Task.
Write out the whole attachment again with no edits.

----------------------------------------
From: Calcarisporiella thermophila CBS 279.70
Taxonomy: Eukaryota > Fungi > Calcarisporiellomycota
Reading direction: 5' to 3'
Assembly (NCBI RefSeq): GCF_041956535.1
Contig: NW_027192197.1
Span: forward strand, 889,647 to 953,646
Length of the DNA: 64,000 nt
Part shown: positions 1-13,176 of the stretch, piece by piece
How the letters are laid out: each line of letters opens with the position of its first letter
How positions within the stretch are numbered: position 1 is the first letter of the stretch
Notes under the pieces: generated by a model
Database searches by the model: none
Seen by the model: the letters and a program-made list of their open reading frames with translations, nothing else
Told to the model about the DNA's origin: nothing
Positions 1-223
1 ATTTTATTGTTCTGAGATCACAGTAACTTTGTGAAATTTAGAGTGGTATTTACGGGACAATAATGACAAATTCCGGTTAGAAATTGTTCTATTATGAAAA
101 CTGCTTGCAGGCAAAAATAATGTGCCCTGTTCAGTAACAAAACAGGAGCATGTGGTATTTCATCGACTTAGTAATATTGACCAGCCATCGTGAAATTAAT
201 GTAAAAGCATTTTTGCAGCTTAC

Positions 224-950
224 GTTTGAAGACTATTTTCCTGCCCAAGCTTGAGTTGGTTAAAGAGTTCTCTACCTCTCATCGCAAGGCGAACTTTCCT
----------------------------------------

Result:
From: Calcarisporiella thermophila CBS 279.70
Taxonomy: Eukaryota > Fungi > Calcarisporiellomycota
Reading direction: 5' to 3'
Assembly (NCBI RefSeq): GCF_041956535.1
Contig: NW_027192197.1
Span: forward strand, 889,647 to 953,646
Length of the DNA: 64,000 nt
Part shown: positions 1-13,176 of the stretch, piece by piece
How the letters are laid out: each line of letters opens with the position of its first letter
How positions within the stretch are numbered: position 1 is the first letter of the stretch
Notes under the pieces: generated by a model
Database searches by the model: none
Seen by the model: the letters and a program-made list of their open reading frames with translations, nothing else
Told to the model about the DNA's origin: nothing
Positions 1-223
1 ATTTTATTGTTCTGAGATCACAGTAACTTTGTGAAATTTAGAGTGGTATTTACGGGACAATAATGACAAATTCCGGTTAGAAATTGTTCTATTATGAAAA
101 CTGCTTGCAGGCAAAAATAATGTGCCCTGTTCAGTAACAAAACAGGAGCATGTGGTATTTCATCGACTTAGTAATATTGACCAGCCATCGTGAAATTAAT
201 GTAAAAGCATTTTTGCAGCTTAC

Positions 224-950
224 GTTTGAAGACTATTTTCCTGCCCAAGCTTGAGTTGGTTAAAGAGTTCTCTACCTCTCATCGCAAGGCGAACTTTCCT